These traits of a leader are certainly not all of the traits that make up a great leader. Even if a man has all of the above traits, if he has not wisdom and the fear of the Lord his work shall be for naught. A great leader is a man after God’s own heart. As we see from the example of King David, being a man after God’s own heart does not grantee perfection. All have sinned, but God knows our hearts. When God looks at a leader, He does not see the clean shaven face, tailored suits, and sugar coated promises. Rather He sees the heart of the man. Only God can raise up or bring down a great leader. The most important thing that men must remember is that we live in a fallen world. No leader will be perfect or make all of the right decisions. All leaders on earth will fail, some more than others. The only leader that is perfect in all things is Jesus Christ. He is the greatest leader who ever lived and who ever will live. Only when we put our trust in Him and follow after Him will we be able to have total confidence in our leader.

[1]Kundhardt. The American President. New York: Riverhead Books, 1999.

[2] Selections from 1 Peter 1: 5-9

Thursday, September 22, 2011

A New Phase of Life

I suppose most of you have noticed that I haven't been blogging lately. I have been praying and thinking a lot lately. I turned 17 a couple of weeks ago and I guess I realized that my life is flying by at record speed.

The truth of the matter is I haven't wanted to blog lately.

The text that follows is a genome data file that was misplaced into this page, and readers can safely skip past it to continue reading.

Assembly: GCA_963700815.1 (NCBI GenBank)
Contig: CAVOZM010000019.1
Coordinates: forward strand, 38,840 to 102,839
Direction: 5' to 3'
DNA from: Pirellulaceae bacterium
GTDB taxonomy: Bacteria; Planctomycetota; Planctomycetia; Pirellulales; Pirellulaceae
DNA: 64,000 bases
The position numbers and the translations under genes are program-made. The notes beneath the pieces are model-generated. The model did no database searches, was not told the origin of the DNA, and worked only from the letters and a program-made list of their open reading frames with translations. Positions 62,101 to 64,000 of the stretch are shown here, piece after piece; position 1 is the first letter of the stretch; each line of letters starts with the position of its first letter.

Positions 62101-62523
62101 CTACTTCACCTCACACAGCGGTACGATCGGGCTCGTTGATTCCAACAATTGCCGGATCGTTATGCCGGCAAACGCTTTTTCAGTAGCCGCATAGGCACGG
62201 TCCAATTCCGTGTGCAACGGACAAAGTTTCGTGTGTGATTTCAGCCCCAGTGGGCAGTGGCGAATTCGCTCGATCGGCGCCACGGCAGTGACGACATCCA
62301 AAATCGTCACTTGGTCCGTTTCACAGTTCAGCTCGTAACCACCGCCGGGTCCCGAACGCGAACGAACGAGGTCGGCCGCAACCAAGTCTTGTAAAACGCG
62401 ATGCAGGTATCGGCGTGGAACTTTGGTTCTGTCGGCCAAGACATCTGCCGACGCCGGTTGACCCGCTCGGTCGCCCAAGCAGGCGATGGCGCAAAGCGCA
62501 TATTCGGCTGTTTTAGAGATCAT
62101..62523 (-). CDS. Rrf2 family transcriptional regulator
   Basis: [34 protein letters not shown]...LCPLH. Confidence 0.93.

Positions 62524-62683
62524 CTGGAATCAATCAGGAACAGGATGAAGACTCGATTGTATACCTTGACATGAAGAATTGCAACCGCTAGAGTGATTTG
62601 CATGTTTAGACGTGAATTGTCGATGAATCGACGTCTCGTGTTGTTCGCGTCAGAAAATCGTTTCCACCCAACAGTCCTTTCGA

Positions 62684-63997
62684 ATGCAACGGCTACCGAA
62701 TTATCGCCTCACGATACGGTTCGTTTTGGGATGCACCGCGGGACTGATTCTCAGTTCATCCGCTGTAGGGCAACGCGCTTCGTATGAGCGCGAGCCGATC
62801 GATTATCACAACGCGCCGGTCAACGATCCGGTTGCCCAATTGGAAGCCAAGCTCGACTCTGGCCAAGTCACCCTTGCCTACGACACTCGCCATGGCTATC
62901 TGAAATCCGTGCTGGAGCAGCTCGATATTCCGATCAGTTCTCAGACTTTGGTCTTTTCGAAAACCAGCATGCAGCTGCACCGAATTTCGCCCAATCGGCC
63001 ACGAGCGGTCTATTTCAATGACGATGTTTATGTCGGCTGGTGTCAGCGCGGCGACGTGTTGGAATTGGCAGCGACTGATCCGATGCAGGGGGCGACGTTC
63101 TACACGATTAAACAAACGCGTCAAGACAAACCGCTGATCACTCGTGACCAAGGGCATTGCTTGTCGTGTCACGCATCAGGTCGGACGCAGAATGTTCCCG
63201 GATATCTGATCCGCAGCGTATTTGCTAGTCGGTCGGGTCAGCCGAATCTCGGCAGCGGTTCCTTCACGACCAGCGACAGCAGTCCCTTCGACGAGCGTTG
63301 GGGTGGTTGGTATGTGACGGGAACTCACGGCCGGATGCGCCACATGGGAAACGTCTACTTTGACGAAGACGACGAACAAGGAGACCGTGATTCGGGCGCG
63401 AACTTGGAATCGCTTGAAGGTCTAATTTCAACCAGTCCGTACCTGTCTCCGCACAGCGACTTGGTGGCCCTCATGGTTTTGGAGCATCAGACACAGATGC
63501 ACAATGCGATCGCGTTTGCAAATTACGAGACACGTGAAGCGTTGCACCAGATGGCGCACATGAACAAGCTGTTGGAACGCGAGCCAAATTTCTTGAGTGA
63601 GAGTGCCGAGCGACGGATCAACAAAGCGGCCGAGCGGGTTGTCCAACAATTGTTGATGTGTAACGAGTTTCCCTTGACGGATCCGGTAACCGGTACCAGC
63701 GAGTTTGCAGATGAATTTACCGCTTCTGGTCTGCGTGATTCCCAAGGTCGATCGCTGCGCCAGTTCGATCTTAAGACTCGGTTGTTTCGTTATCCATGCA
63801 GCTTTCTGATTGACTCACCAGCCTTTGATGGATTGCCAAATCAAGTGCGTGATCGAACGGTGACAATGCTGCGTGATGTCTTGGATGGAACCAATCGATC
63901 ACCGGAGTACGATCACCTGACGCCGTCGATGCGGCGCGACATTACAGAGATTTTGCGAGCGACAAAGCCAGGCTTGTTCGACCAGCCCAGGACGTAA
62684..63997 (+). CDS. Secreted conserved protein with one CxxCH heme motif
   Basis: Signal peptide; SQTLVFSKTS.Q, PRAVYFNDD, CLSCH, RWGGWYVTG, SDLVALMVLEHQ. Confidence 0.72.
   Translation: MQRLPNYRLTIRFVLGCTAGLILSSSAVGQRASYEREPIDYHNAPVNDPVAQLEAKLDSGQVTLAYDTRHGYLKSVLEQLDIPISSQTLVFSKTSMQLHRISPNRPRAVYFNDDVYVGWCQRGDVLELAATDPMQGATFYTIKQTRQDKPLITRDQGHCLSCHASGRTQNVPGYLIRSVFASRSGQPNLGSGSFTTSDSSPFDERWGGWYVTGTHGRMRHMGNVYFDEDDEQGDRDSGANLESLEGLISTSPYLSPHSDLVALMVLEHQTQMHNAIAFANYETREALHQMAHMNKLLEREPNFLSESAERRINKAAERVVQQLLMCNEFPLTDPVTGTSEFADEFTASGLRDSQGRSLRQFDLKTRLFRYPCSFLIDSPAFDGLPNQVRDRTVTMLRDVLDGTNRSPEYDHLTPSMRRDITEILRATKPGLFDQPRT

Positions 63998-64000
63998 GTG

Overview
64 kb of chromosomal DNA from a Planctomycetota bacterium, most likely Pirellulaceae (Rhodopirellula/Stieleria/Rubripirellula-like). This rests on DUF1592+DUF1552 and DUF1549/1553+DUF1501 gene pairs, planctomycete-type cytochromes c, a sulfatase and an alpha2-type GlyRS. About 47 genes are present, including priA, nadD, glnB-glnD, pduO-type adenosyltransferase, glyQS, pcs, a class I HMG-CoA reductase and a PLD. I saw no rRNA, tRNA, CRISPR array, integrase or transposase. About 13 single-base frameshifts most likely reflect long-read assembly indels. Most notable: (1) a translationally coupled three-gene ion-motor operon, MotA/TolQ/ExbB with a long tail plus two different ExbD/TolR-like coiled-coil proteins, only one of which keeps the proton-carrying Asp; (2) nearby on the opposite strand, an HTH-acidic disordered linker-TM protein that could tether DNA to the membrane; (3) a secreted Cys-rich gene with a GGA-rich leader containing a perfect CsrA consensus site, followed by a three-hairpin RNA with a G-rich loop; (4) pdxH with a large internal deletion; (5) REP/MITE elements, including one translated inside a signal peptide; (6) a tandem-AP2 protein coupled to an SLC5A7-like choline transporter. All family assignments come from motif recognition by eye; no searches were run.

This blog was started because I wanted to study music and write about it. That much I have done for over a year. Now music isn't my life. Don't get me wrong, God is my life, but at the time music was huge to me. That's what I thought about and wrote about. Now my life has changed some. I feel that I learned what God wanted me to learn through my study of music. I still love music and have a passion for using it to His glory, but now He is teaching me new things.

I thought about quitting the blog, I'm not totally decided yet, but I think for the time being I will continue it, I just won't write solely about music.

On blogger you can be anybody you want to be. I can be a happy-go-lucky, talented, dream girl that's crazy about music. But in reality, even though I love being happy and I love music, I am a young woman that struggles like everyone else. I have to cling with all my might to Christ to get me through. I have experienced many things in life, but I'm not one that cares to share my true weakness. I know it's my pride. You feel stronger when you are smart, capable and independent. It doesn't feel strong to need Christ in every aspect in life. But, I do need Him more than anything else in the world. I don't know what this blog will be like going forward.

I have greatly enjoyed writing on this blog, and will try to continue to do so from time to time. I just realize that I need to re-focus my life a little. I need to focus on following Christ. I need to focus on following God's will for me and my life. I have no idea what He has for me in the coming years. It's exciting and yet frightening. God has brought my family through more than I think any of us ever thought we could handle. I am striving to cling to Him rather than to my own strength.

Since I stopped blogging, I have prayed more, I have sought the Lord more and He has revealed many things to me. So for now, this blog will mainly be for school articles rather than music. Sorry if this disappoints you, but this is what God wants me to do right now.

Continue in the journey....

Your Friend,

Soli Deo Gloria Forever!